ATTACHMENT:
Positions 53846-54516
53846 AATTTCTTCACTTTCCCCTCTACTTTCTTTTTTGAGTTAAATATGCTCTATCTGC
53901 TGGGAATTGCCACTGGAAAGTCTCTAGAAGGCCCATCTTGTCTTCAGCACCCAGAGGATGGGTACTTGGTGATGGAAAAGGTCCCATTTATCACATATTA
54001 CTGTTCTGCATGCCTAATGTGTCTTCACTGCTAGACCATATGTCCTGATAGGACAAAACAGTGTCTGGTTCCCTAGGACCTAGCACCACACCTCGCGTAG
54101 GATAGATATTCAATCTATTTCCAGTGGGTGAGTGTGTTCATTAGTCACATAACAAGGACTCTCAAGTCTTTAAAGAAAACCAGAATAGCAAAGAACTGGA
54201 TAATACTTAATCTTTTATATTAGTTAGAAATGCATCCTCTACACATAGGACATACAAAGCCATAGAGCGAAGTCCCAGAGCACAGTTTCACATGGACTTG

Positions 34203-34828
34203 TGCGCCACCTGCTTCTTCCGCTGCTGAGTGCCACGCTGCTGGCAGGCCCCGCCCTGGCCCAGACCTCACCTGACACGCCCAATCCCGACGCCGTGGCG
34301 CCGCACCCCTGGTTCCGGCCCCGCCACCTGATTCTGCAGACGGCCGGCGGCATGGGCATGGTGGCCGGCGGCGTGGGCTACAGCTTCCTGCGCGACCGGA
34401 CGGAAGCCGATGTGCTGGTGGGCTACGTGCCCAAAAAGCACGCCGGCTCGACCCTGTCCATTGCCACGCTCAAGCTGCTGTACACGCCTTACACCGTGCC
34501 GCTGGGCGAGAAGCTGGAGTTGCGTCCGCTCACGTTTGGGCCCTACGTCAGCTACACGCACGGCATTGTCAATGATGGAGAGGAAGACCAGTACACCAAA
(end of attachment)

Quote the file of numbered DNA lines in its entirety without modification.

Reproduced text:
Positions 53846-54516
53846 AATTTCTTCACTTTCCCCTCTACTTTCTTTTTTGAGTTAAATATGCTCTATCTGC
53901 TGGGAATTGCCACTGGAAAGTCTCTAGAAGGCCCATCTTGTCTTCAGCACCCAGAGGATGGGTACTTGGTGATGGAAAAGGTCCCATTTATCACATATTA
54001 CTGTTCTGCATGCCTAATGTGTCTTCACTGCTAGACCATATGTCCTGATAGGACAAAACAGTGTCTGGTTCCCTAGGACCTAGCACCACACCTCGCGTAG
54101 GATAGATATTCAATCTATTTCCAGTGGGTGAGTGTGTTCATTAGTCACATAACAAGGACTCTCAAGTCTTTAAAGAAAACCAGAATAGCAAAGAACTGGA
54201 TAATACTTAATCTTTTATATTAGTTAGAAATGCATCCTCTACACATAGGACATACAAAGCCATAGAGCGAAGTCCCAGAGCACAGTTTCACATGGACTTG

Positions 34203-34828
34203 TGCGCCACCTGCTTCTTCCGCTGCTGAGTGCCACGCTGCTGGCAGGCCCCGCCCTGGCCCAGACCTCACCTGACACGCCCAATCCCGACGCCGTGGCG
34301 CCGCACCCCTGGTTCCGGCCCCGCCACCTGATTCTGCAGACGGCCGGCGGCATGGGCATGGTGGCCGGCGGCGTGGGCTACAGCTTCCTGCGCGACCGGA
34401 CGGAAGCCGATGTGCTGGTGGGCTACGTGCCCAAAAAGCACGCCGGCTCGACCCTGTCCATTGCCACGCTCAAGCTGCTGTACACGCCTTACACCGTGCC
34501 GCTGGGCGAGAAGCTGGAGTTGCGTCCGCTCACGTTTGGGCCCTACGTCAGCTACACGCACGGCATTGTCAATGATGGAGAGGAAGACCAGTACACCAAA